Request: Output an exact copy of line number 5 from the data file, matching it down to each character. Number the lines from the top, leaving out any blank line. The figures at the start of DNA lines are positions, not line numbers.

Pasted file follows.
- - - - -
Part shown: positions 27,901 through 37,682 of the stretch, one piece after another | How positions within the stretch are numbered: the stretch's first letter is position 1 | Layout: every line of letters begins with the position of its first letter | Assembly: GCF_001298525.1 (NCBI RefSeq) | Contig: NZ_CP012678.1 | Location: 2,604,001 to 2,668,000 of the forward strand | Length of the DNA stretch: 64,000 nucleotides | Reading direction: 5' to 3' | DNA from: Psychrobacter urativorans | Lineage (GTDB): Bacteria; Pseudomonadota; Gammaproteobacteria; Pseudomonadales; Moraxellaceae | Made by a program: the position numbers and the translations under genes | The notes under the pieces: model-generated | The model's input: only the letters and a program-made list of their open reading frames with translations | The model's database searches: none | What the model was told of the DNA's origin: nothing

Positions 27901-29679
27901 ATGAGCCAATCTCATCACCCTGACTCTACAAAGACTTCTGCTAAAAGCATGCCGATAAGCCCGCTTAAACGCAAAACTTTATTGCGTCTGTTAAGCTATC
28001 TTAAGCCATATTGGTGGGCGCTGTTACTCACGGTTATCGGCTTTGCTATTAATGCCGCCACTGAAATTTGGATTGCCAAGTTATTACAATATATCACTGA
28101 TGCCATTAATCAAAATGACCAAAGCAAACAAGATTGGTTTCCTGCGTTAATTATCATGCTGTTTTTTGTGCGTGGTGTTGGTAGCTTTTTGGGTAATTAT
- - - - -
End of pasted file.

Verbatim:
28101 TGCCATTAATCAAAATGACCAAAGCAAACAAGATTGGTTTCCTGCGTTAATTATCATGCTGTTTTTTGTGCGTGGTGTTGGTAGCTTTTTGGGTAATTAT